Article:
The hard border between Northern Ireland and the Irish Republic is once again back centre stage, now that Blondie and the band have driven a bus through respect for International Law.
But hang on a moment.
While those shameless rogues backslid unflushed down the diplomatic pan, the monopoly on charlatanical chicanery did not end at the gated entrance to Downing Street.
But first let us remind ourselves that, in order to protect the integrity of the UK’s internal market, the UK Government had initiated legislation that would breach an international treaty, namely the EU Withdrawal Agreement. No arguments her – it is a wholly dipshit move, based on a spurious rationale.
But let’s just take stock. It hadn’t contravened the Good Friday Agreement per se, had it? That would happen only if a hard border were to be put in place. And the UK isn’t proposing that at all – and nor is Ireland.
Sticking that one on Boris would be to punish the tit for the wrongdoings of the tat in a tit-for-tat. The only people to blame for a return to violence would surely be any re-activated dormant terrorists and/or anybody who had actually contravened the peace accord.
So, who would be pushing for a hard border if not the UK or Ireland?
Step forward our old buddies in EU, the masters of the egg-on and the dark arts of political backseat rally driving.
When the EU needed negotiating traction, Monsieur Barnier had his husky-voiced ‘bring out the gimp’ moment. And the gimp – that was sleeping – was the threat of the return of The Troubles.
It is the Eurocrats who have a serious hard-on for hard border folly. Remember the creased, foie gras Olympian and pro-league back slapper, Mr Juncker, who had previously uttered in this regard that a hard Brexit would necessitate a hard border because (and I quote):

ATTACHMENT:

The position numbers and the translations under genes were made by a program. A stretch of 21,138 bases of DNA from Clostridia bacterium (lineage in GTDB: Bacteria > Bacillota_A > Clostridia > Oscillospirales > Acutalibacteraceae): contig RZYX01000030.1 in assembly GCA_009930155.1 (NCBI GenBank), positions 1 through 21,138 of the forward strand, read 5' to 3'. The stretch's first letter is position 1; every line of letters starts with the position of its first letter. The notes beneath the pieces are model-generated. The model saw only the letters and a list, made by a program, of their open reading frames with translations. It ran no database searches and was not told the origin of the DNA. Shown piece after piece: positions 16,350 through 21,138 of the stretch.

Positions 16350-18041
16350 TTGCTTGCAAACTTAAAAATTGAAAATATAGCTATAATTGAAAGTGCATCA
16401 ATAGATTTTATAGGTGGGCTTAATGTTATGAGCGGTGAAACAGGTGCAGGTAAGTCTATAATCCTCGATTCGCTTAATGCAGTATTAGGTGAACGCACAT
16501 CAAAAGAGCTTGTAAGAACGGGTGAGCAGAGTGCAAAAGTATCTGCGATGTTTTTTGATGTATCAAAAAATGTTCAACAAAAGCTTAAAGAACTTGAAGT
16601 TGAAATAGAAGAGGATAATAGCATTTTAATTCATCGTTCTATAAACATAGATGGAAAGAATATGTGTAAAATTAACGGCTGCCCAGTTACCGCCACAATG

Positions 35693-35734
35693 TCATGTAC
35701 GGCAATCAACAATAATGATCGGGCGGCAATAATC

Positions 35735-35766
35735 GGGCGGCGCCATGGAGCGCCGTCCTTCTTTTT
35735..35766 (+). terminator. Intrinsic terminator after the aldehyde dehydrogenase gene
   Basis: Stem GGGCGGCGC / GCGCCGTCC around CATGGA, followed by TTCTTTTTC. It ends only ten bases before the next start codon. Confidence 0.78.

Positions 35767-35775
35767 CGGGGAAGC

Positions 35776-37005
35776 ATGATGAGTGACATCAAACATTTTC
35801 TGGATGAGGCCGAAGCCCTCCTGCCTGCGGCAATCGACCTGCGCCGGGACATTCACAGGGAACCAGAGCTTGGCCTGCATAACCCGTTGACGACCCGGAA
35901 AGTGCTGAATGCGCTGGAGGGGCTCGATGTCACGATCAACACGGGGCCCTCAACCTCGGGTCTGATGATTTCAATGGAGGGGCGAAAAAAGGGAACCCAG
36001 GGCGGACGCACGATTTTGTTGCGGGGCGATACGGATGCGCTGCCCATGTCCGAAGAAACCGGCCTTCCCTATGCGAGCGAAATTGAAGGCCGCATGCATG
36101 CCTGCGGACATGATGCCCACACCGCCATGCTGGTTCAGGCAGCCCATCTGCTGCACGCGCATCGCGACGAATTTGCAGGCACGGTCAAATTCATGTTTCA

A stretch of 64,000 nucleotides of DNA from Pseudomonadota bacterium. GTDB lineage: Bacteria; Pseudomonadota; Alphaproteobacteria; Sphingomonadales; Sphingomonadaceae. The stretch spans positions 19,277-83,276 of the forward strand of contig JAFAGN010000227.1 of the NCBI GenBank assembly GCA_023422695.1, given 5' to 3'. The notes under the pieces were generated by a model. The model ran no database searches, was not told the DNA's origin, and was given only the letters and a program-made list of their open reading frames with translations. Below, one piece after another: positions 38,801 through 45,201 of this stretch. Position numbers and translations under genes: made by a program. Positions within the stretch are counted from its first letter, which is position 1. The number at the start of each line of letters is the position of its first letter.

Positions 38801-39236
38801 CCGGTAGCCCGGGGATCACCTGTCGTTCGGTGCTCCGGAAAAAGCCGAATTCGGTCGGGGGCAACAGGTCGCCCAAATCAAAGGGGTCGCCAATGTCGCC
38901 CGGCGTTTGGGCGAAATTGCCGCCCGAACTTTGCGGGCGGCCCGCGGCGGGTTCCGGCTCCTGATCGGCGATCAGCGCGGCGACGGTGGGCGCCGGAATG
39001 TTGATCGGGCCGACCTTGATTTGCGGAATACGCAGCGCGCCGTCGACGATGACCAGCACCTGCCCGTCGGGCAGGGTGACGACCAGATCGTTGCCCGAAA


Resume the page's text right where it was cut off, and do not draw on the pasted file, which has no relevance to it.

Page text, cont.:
‘We have to make sure that the interests of the European Union and the internal market will be preserved.’
Put simply, for EU politicians, restrictions and checks would be essential in the absence of a withdrawal agreement in order to protect the integrity of the single market so that it would not be exploited by non-EU members, and its internal quality standards neither tainted nor diluted.
So, within the context of the Good Friday Agreement & the Peace Process and in the current climate, two points become abundantly clear:
Firstly, the EU, when faced with a choice between the two, would in a heartbeat prioritise their internal market over peace.
Secondly, in imposing a hard border, the EU would be breaching international law, or at least compelling Ireland to do so.
And yes, that is precisely the shade currently being hurled at the UK Government by our continental chums. And so, the EUSSR indulges in some cake of their own (but please: no cherries).
Furthermore, a hard border under these circumstances would be no more ‘the consequences of Brexit’ – about which Juncker and the Chablis coterie love to harp on – as Brexit itself was the consequence of EU unreasonableness.
Supporters of Brexit may have been influenced by what they saw as an intractable EU. Those who say that a hard border is a necessity in the wake of a breached WA (and a hard Brexit) may blame the UK’s legal diablerie.
Yet both reflect unilateral decisions, nonetheless. Nobody forced the UK into Brexit, and nobody is forcing the EU to press for a hard border in Ireland. It is simply about the priorities that each party had and has.
None of this detracts from the woeful governance and decision-making of the UK Government, but the EU are very much playing the same game.
It’s all about the money, honey.
So, for the ordinary man in the street, peace process anxiety isn’t the principal concern. It’s that we are now even more over-bored with those going overboard on border bollocks simply as a means to achieve leverage in the quest for cash.
They almost deserve each other.